The in-memory database for NET
Build faster systems, faster

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If the data fits in RAM why move it back and forth between memory and disk?

In-memory technology is not just the latest buzz, it's spreading fast and is predicted to be highly disruptive. The first version of Oracle ran on a PDP-11 with 128KB of RAM. The amount of available RAM is constantly increasing with commodity servers approaching the 1TB mark, enough to hold 99% of all OLTP databases in memory. The traditional RDBMS architecture, and the relational model along with it, are now obsolete.

OrigoDB enables you to build high quality, mission critical systems with real-time performance at a fraction of the time and cost. This is not marketing gibberish! Please read on for a no nonsense description of our features. Get in touch if you have questions or download and try it out today!

Blazing speed

In-memory operations are orders of magnitude faster than disk operations. A single OrigoDB engine can execute millions of read transactions per second and thousands of write transactions per second with synchronous command journaling to a local SSD.


This is the #1 reason we built OrigoDB. A single object oriented domain model is far simpler than the full stack including a relational model, object/relational mapping, data access code, views and stored procedures. That's a lot of waste that can be eliminated!

Software quality

The OrigoDB engine is 100% ACID out of the box. Commands execute one at a time, transitioning the in-memory model from one consistent state to the next. The data model, commands and queries are all strongly typed, compile time checked, version controlled with the rest of your code and easily unit tested.

Bring your own data model

OrigoDB data models, commands and queries are written in C# with runtime access to the entire Mono/.NET class library. Create your own domain specific model, or go with a generic one:

  • Relational
  • Document
  • Key/value
  • Graph
  • Xml
  • Redis clone
  • Javascript

Use cases

Given the choice of data models, the possible applications are endless. Here are a few examples just to give you a general picture:

  • General OLTP alternative
  • Domain Driven Design
  • Complex Event Processing
  • Real time analytics/search
  • Caching
  • Rapid prototyping
  • Online gaming
  • Serving ads

Modular architecture

OrigoDB can be easily customized to meet your specific requirements. Choose from existing modules or implement custom plugins. Storage and wire formats:

  • JSON
  • Native binary
  • Protobuf
Backing stores:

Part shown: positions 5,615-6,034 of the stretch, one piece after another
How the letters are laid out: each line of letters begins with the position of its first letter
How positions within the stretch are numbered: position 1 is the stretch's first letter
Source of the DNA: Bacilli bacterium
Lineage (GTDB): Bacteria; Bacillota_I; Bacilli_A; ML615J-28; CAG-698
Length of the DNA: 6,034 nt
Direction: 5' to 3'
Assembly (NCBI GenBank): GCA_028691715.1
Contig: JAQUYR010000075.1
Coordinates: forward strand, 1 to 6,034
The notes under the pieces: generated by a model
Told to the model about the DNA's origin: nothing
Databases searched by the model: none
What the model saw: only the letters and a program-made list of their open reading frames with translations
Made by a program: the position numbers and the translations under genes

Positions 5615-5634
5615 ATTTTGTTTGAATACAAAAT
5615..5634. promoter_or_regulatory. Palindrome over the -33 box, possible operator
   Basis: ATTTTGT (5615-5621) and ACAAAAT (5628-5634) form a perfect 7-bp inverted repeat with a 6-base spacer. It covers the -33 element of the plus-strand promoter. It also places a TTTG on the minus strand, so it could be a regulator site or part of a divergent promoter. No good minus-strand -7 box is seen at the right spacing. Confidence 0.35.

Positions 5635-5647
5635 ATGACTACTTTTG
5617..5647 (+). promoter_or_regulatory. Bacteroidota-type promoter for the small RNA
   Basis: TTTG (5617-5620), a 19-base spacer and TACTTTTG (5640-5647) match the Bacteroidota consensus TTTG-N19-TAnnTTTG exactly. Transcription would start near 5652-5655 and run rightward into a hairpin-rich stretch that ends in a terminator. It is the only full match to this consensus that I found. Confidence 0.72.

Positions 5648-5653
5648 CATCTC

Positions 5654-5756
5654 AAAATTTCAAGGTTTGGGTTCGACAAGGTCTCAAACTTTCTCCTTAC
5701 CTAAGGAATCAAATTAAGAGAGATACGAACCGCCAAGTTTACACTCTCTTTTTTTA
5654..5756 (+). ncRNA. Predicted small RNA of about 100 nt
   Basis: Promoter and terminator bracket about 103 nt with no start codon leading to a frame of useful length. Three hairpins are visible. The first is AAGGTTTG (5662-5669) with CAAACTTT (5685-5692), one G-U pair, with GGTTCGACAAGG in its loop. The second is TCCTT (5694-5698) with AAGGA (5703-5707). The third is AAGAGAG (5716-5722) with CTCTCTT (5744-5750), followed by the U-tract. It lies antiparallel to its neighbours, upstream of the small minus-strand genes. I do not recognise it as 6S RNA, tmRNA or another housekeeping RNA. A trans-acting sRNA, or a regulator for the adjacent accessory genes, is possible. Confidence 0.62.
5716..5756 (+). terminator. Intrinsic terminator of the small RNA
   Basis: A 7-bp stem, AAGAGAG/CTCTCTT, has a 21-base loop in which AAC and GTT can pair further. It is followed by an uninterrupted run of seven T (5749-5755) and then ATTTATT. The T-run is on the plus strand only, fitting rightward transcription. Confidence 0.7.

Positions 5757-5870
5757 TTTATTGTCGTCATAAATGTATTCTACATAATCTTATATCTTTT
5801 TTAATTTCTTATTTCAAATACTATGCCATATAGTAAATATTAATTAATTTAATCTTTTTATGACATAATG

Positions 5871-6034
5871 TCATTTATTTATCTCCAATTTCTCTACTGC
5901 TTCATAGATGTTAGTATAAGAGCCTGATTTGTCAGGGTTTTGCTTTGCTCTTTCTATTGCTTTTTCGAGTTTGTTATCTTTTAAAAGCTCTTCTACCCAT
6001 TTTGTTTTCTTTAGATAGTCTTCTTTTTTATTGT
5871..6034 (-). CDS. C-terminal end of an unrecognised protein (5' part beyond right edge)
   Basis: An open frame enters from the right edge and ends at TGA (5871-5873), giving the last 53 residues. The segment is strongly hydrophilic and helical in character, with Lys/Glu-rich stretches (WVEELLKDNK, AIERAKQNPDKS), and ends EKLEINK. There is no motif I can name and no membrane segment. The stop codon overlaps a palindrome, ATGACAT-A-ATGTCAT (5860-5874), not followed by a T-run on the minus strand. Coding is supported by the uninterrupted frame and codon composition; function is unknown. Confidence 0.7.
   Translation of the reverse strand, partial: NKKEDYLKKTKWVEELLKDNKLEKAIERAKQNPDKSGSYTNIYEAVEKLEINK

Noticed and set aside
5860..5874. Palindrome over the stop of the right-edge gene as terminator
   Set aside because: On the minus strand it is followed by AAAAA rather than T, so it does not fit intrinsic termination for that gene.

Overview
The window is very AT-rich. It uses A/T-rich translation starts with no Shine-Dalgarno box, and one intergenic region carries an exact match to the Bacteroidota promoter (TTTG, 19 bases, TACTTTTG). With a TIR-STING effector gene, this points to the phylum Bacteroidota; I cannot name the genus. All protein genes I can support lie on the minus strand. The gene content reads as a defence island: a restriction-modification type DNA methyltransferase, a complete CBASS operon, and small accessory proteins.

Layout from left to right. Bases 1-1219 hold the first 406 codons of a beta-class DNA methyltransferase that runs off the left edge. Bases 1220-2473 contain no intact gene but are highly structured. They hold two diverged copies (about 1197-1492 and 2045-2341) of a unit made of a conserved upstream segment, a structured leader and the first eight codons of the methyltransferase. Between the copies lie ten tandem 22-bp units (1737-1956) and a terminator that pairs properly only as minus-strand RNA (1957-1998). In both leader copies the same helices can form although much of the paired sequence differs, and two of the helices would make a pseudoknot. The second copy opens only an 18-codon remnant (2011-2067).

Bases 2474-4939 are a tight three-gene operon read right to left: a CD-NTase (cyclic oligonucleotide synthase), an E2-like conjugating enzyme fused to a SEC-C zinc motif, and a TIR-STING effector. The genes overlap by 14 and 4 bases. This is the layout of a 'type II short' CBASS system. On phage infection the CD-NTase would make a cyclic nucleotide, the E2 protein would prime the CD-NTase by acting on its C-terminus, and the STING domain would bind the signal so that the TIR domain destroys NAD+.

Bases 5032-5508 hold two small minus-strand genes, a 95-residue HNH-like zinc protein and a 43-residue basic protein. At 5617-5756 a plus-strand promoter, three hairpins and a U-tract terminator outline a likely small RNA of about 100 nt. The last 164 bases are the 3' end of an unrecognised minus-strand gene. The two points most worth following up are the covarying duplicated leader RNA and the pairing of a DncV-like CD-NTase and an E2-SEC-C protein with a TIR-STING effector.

• File system
  • Sql Server
  • Event Store
  • NEventStore


The command journal contains a complete history of every change ever made to the database.

  • Browse, query, define projections or restore to any point in time
  • Know exactly who did what and when
  • Go back in time and fix bugs that corrupted the data model

Not just .NET

The OrigoDB Server REST api uses the widely supported JSON format allowing access from virtually any platform. Use the native NET client for optimal performance and the full set of features. Both interfaces support ad-hoc queries using the powerful LINQ syntax.

Simple management

Easily administer OrigoDB Server using a simple and intuitive web-based interface.

  • Monitor, start and stop nodes
  • Manage replication
  • Execute ad-hoc queries

Multi node partitioning

If you're dealing with more data that can fit on a single server, OrigoDB supports data partitioning. Choose an appropriate data model, define a partitioning scheme then set up as many server nodes as necessary.

Multiplatform and open source

OrigoDB Server runs on Mono/.NET on either Windows, Linux or MacOS and is based on the open source OrigoDB engine.

High availability

OrigoDB Server features multi-server replication with any number of readonly replicas, manual role switching and automatic client redirection.

How does it work?

Persistence is achieved using write-ahead command logging with optional full model snapshots. On startup, the in-memory model is restored from the most recent snapshot followed by command replay. Commands and queries are processed by the kernel, the component responsible for atomicity, isolation and durability.

So what's the catch?

Here are the major drawbacks:

  • The command journal, unless truncated, can become large over time
  • Truncating the journal erases the history of events
  • Snapshots take time to read and write
  • System is readonly while snapshot is being taken
  • Bringing a large system online can take time
  • Rolling back a failed command involves a full restore